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Mar. Drugs 2010, 8(4), 1394-1416; doi:10.3390/md8041394

Synthesis of the Marine Pyrroloiminoquinone Alkaloids, Discorhabdins

1
Graduate School of Pharmaceutical Sciences, Osaka University, 1-6 Yamada-oka, Suita, Osaka, 565-0871, Japan
2
College of Pharmaceutical Sciences, Ritsumeikan University, 1-1-1 Nojihigashi, Kusatsu, Shiga, 525-8577, Japan
JSPS Research Fellow.
*
Authors to whom correspondence should be addressed.
Received: 7 April 2010 / Revised: 16 April 2010 / Accepted: 19 April 2010 / Published: 21 April 2010
(This article belongs to the Special Issue Bioactive Compounds from Marine Sponges)

Abstract

Manynatural products with biologically interesting structures have been isolated from marine animals and plants such as sponges, corals, worms, etc. Some of them are discorhabdin alkaloids. The discorhabdin alkaloids (discorhabdin A-X), isolated from marine sponges, have a unique structure with azacarbocyclic spirocyclohexanone and pyrroloiminoquinone units. Due to their prominent potent antitumor activity, discorhabdins have attracted considerable attention. Many studies have been reported toward the synthesis of discorhabdins. We have accomplished the first total synthesis of discorhabdin A (1), having the strongest activity in vitro among discorhabdins in 2003. In 2009, we have also accomplished the first total synthesis of prianosin B (2), having the 16,17-dehydropyrroloiminoquinone moiety, by a novel dehydrogenation reaction with a catalytic amount of NaN3. These synthetic studies, as well as syntheses of the discorhabdins by various chemists to-date, are reviewed here.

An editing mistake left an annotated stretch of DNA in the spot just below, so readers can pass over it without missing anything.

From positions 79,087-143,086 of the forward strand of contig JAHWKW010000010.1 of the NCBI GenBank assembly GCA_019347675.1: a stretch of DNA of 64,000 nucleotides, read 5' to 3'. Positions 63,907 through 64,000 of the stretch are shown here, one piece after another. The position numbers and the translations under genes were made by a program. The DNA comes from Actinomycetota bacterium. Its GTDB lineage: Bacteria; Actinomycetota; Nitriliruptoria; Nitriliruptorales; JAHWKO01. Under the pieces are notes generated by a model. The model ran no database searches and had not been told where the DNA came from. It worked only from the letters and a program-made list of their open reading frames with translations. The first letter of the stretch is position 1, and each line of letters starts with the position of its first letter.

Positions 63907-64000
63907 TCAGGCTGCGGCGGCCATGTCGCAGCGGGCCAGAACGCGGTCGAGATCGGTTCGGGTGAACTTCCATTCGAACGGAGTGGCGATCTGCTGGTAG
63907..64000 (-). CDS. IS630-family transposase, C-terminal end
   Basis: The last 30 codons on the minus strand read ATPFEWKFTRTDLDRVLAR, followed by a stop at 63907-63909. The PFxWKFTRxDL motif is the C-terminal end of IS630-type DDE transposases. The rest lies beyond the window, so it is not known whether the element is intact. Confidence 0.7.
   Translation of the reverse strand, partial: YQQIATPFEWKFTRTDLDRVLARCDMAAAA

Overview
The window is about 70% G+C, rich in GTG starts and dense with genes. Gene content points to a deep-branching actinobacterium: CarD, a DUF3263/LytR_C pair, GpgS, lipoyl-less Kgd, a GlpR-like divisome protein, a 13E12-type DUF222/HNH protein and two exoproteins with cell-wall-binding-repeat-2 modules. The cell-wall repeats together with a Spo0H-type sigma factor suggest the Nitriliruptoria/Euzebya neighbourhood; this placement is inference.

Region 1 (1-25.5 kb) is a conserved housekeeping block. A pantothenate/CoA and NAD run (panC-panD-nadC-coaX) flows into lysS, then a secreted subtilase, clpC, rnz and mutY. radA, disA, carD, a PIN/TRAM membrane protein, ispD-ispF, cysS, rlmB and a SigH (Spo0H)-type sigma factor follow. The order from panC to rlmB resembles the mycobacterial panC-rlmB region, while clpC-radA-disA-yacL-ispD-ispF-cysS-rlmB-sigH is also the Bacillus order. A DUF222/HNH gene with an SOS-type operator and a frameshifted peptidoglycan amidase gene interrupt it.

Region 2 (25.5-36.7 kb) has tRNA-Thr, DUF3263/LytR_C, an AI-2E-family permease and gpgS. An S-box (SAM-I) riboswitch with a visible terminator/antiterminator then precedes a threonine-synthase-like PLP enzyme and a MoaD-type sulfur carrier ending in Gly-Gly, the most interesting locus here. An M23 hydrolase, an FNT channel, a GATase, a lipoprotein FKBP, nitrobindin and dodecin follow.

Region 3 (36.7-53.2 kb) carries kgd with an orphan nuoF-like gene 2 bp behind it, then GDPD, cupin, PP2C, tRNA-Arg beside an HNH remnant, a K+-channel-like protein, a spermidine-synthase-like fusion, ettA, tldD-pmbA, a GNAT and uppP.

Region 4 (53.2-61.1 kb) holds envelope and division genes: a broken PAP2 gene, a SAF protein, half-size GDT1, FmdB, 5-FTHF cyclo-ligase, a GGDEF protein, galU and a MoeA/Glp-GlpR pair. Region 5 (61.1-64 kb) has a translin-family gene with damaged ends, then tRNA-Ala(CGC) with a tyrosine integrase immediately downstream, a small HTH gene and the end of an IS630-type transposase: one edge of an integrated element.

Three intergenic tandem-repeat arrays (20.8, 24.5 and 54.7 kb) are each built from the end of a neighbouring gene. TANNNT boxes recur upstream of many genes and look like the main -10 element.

Keywords: discorhabdin alkaloid; marine sponge; cytotoxic activity discorhabdin alkaloid; marine sponge; cytotoxic activity
This is an open access article distributed under the Creative Commons Attribution License (CC BY 3.0).

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MDPI and ACS Style

Wada, Y.; Fujioka, H.; Kita, Y. Synthesis of the Marine Pyrroloiminoquinone Alkaloids, Discorhabdins. Mar. Drugs 2010, 8, 1394-1416.

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